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So, let’s talk about the title of the film. Listen, I get it. Scorpion is pretty much the face of Mortal Kombat. However, the film is not really about him. Or at the very least, it’s not 100% about him. It’s one part Scorpion story, one part generic Mortal Kombat story, and one part universe starter. At first, the story focuses on him, but then the film also decides that it wants to be a franchise starter for a Mortal Kombat cinematic universe, so it has the three human leads who are unfortunately not all that interesting. It’s frustrating because while Scorpion is in the title and is what the film should focus on, Johnny Cage gets more of a focused storyline. Scorpion gets side-lined in his own movie. How much of the film is Scorpion in? Mostly, in the beginning, he vanishes for most of the middle part, and then stays in the third act. Because of this, the film has a real pacing issue throughout. The film spends a lot of time playing out like a normal MK storyline with the tournament, but then shuffles between the main characters, the villains, and shoving in cameos and fanservice appearances of certain characters. It even drops a plot twist 10 minutes before the film ends that lands like a lead balloon. It’s a real lopsided story, and it’s a shame because I do like the story when it actually follows Scorpion, and Johnny Cage, who, while annoying, was the most entertaining character in the film. It’s just a disappointment that this film isn’t really a Scorpion movie. There is a good story hidden in here. Even if it’s a typical revenge plot, this movie had more effort put into it than Annihilation did. Sadly, the focus went into the same mindset that the 2017 The Mummy went into, not to tell a single story, but to set up a bunch. This movie should be renamed Mortal Kombat Universe Pilot.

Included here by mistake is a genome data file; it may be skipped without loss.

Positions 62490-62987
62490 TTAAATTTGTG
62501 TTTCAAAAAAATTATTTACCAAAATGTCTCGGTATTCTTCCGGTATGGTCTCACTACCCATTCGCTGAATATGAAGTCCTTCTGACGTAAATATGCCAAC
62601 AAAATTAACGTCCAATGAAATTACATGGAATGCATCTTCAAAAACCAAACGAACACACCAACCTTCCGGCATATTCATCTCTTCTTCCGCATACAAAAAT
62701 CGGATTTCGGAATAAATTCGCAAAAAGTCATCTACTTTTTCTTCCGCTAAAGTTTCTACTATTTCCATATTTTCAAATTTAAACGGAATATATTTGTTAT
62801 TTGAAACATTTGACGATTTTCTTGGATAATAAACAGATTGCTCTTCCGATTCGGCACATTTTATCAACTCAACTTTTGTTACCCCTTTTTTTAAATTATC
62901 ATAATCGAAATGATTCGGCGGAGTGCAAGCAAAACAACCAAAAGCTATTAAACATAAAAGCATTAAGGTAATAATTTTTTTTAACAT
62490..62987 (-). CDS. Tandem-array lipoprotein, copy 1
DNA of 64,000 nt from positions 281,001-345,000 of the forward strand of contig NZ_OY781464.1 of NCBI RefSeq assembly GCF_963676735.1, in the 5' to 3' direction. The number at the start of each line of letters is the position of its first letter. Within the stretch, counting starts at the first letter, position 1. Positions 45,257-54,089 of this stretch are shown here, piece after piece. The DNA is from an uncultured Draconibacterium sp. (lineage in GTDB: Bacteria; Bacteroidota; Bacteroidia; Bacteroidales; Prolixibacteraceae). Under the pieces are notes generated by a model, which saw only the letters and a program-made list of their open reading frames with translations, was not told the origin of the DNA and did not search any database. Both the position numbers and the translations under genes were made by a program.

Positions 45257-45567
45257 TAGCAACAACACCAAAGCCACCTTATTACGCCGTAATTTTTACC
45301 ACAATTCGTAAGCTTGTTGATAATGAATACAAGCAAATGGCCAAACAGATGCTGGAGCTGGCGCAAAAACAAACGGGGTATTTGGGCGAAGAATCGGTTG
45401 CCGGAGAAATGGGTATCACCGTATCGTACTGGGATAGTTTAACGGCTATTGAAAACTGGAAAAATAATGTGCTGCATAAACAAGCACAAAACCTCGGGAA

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The animation is where I also have some mixed feelings. It’s quite obvious that they went with an entirely different art style than trying to copy the style used in the major DC-animated features that WB puts out every year. The designs are more striking, and the characters look great. Sadly, this is a direct-to-video film under the Warner Animation Group collective. That means that while it’s nowhere near as bad looking as that 40-minute promo video that was made to promote the first film, it still suffers from having animation quality that’s basically on par with the DC TV series. Some scenes look fine, and then you can tell when they drop the frames of movements. However, with all that said, this film has some of the more striking visuals, and a lot of the gore and violence you play the games for. Mortal Kombat can have more story and more depth to their characters, but if you don’t have the gore, then what’s the point? I did like the action sequences that decided to have a little more money thrown into them because the action in this film is pretty stellar. I mean, it’s a film with martial arts and magic. If you fail at that, then what on earth are you doing? It’s like making lasagna without the creamy cheese, there is no point to it. I could complain about the film, but it nails the visuals. In terms of voice work, it’s good. It’s nothing groundbreaking, and they probably could have gotten someone other than Joel McHale, but the actors put in solid performances. You have people like Patrick Seitz, Kevin Michael Richardson, the always delightful Steve Blum, Grey Delisle, Dave B. Mitchell, Robin Atkin Downes, Jennifer Carpenter, Jordan Rodrigues, Ike Amadi, and Fred Tatasciore.